Riding with Brown Sugar is a singular experience. Talk about quiet. And it’s not because she’s tap-tap-tapping on a device, reading a book, or playing with a toy. She’s not even singing along to the radio. Every now and then she’ll pipe up with, “Could you turn it up?” or “Will you play that song again?” or “Can we stop at McDonald’s?” Even then, I have to strain to hear her soft voice. But other than a request or two, she’s just…quiet.

As one introvert riding with another, it’s a beautiful thing. Our drives serve as a retreat of sorts for us both. I emerge from the car refreshed; I don’t feel like my ears have had a workout. I get time to ponder the mysteries of the universe, mentally compose my next blog post, focus on the directions, consider the next day’s activities, fret over yesterday’s, or just enjoy the music. And of course, I get to wonder what’s on Brown Sugar’s mind.

Yes, sometimes, my mommy curiosity leads me to break our fast of silence. I don’t pepper her with questions; I simply sprinkle an inquiry every few miles: “Are you okay? What are you thinking about? Did you enjoy practice?” To which she replies: “Yes. Nothing. Yes.” There’s certainly more substance in the stillness.


It’s surely hard to hear Brown Sugar in our family’s day-to-day—during the jockeying for position at the dinner table, the scramble for the truck’s middle seat, the complaints over schoolwork, the requests for Friday movie choices, the cheers during the games, in the schmear of attention we spread over each little person. We have many talkers, thinkers, listeners, directors, movers, shakers, watchers, doers, and whiners in a life chock-full of earthquakes, winds, and fires.

And with all that shaking, blowing, and heat going on, it’s hard to hear something, some One even more precious: that still small voice of God (1 King 19:12). It’s a wonder of Red Sea proportions that He gets a Word in during those five-minute shower devotionals. Yet, how I need to hear it in these tumultuous times rife with earthquakes, hurricanes, fires, wars, flag-saluting, protests, and catastrophic loss of life. I know my Savior has something to tell me, words of comfort, wisdom, love, and grace. I just need to shut my mouth and open my heart, something I struggle to do because I’m usually fussing about, at, or over something and someone else.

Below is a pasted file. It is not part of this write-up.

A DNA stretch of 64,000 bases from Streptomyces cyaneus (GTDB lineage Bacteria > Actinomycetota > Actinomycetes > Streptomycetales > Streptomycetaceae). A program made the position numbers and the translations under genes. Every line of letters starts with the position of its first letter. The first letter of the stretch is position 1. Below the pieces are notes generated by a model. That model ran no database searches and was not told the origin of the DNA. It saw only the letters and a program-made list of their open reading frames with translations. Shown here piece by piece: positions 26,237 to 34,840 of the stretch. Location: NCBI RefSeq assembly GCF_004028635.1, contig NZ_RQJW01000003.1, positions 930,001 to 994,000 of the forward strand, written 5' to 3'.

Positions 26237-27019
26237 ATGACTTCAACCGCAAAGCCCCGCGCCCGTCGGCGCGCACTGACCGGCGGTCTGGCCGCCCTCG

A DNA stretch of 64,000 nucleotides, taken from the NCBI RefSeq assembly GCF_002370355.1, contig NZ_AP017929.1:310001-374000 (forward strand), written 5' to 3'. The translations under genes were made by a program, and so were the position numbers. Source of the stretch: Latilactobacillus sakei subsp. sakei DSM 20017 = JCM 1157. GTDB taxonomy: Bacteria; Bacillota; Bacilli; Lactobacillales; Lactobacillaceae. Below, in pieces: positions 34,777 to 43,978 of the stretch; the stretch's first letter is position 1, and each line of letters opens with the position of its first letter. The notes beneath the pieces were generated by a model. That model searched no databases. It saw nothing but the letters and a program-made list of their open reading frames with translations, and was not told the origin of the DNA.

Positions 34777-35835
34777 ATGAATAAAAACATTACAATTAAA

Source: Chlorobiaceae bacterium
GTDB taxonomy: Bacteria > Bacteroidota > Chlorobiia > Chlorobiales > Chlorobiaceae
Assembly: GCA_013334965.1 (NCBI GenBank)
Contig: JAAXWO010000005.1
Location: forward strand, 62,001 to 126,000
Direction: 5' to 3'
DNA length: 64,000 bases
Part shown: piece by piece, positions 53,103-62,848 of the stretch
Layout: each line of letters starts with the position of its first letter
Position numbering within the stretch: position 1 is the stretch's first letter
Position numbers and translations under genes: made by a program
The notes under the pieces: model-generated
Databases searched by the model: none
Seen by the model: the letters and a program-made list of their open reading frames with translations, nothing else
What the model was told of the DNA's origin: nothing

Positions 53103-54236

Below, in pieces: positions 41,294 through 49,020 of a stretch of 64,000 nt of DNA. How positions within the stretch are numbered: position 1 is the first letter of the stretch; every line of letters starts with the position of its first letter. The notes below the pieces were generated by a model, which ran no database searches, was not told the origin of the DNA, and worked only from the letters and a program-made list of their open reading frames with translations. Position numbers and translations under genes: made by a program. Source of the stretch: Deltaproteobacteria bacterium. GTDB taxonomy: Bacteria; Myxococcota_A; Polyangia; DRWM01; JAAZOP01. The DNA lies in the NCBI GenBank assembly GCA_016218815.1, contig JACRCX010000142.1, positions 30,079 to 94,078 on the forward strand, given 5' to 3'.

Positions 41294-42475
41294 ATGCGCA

When I seek Him, listen carefully, and wait, I find Him. I hear Him. God’s message is usually simple and gentle: I might not get a wet fleece like Gideon, see a fire or cloud guiding me night and day like Moses, or hear a voice calling to me in the cool of the evening like Adam. But I have the cross. It is the clearest sign of His greatest gift, and its message is loud and clear: “…choose…,” “Come…rest…learn…,” “…love…,” “Go…,” “Believe…” (Joshua 24:15; Matthew 11:28-30, 28:19; Mark 12: 30-31; John 3:16).

Yes, I enjoy the silence of my ride with Brown Sugar and the sound of her soft voice in the stillness of the car. But I need to bask in the quiet with Jesus and crane to hear His voice, knowing my life hangs on His every Word.

Then He said, “Go out, and stand on the mountain before the Lord.” And behold, the Lord passed by, and a great and strong wind tore into the mountains and broke the rocks in pieces before the Lord, but the Lord was not in the wind; and after the wind an earthquake, but the Lord was not in the earthquake; and after the earthquake a fire, but the Lord was not in the fire; and after the fire a still small voice. So it was, when Elijah heard it, that he wrapped his face in his mantle and went out and stood in the entrance of the cave. Suddenly a voice came to him, and said, “What are you doing here, Elijah?” (1 Kings 19: 11-13)


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